Getting up there on Thursday afternoon, there were all sorts of signals, good and bad. The neighbors on each side have quite a few animals, dogs, horses, and goats. The animals were already moved out, and the ambient animal noises were missing. Neighbors were either already gone, with the usual cars, trailers and other things absent from their properties, or they were packed and queued up to go. If you are going to leave, it is best to do it as early as you can. Beat the rush and traffic jams, save time for unexpected complications, and have time to go to a “plan B” if a battery or a fuel pump conks out. Having driven out through the flames in 2003, I can tell you it is not something you want to do. The danger is that your vehicle will stall in the middle of the fire, leaving you in there. The fire sucks up all the oxygen, and fills everything with smoke. Engines don’t want to run right. My truck was a manual shift, so I could keep the engine racing in low gear, sort of, bucking and coughing as it went, acting like it had a load of bad gas. There was only one way out and down hill, so “plan B” was to hit the clutch and try to roll to safety, if necessary. There was no other choice. But, all’s well that ends well. Evacuate early, that’s the lesson.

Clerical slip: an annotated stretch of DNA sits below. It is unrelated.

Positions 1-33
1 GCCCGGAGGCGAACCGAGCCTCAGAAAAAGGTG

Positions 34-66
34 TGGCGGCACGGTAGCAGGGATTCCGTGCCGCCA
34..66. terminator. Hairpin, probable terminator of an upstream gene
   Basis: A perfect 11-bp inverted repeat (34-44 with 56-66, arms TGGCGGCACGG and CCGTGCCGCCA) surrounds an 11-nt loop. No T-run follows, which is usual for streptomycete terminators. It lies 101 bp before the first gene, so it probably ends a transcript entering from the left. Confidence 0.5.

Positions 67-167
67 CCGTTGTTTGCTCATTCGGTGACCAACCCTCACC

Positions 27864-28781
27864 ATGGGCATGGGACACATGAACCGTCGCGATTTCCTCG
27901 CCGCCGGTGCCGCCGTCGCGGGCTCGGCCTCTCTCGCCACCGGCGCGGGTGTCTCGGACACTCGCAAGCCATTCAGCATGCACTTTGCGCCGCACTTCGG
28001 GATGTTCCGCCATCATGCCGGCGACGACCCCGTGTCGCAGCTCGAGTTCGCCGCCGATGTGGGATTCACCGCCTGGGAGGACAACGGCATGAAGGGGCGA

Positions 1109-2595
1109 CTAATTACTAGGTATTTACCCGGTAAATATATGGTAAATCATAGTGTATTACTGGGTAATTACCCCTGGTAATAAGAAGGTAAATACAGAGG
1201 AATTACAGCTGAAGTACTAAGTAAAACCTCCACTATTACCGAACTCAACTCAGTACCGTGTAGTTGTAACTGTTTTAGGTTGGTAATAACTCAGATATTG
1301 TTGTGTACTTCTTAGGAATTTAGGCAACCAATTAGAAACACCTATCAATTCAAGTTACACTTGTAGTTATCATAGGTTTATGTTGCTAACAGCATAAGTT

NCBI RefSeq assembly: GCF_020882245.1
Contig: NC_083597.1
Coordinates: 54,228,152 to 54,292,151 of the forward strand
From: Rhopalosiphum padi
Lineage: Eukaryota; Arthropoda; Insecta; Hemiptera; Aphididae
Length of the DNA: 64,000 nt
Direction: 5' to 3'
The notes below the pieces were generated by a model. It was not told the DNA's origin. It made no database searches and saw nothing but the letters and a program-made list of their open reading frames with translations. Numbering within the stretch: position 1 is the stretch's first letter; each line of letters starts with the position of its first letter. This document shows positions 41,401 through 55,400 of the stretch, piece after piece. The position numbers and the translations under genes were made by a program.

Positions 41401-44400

Cedar Fire, 2003, San Diego. My house is/was behind the black smoke in the upper center of the photo. It, and the RX-3 in the garage, made it through, while many neighbors did not.

Back to this week, there was haze everywhere, but the smoke from the fire was going straight up, to sort of spread out and head lazily in a western direction. For all the smoke and haze, there was no smell of smoke at all, which was strange, but it was also a good sign. So, too, no smoke plume over the property was a profoundly positive signal. The fire may be moving in my direction, but the lack of a smoke plume overhead buys quite a bit of time to see things turn for the better, as the fire will likely move much more slowly. The bad signs, the fire was spreading out in all directions, including towards where I stood. I could see the fire line while I drove in, though the line was behind the crest of the nearby mountaintops at the horizon, viewed from the property. Distances are also visually foreshortened in the wide open spaces, so while the fire looked almost on my doorstep, it was still miles away.

A view from the car barn on Thursday afternoon. This is one angry fire, though it appears closer than it is. With a tailwind, a fire like this one, in hot, dry weather, can move very quickly.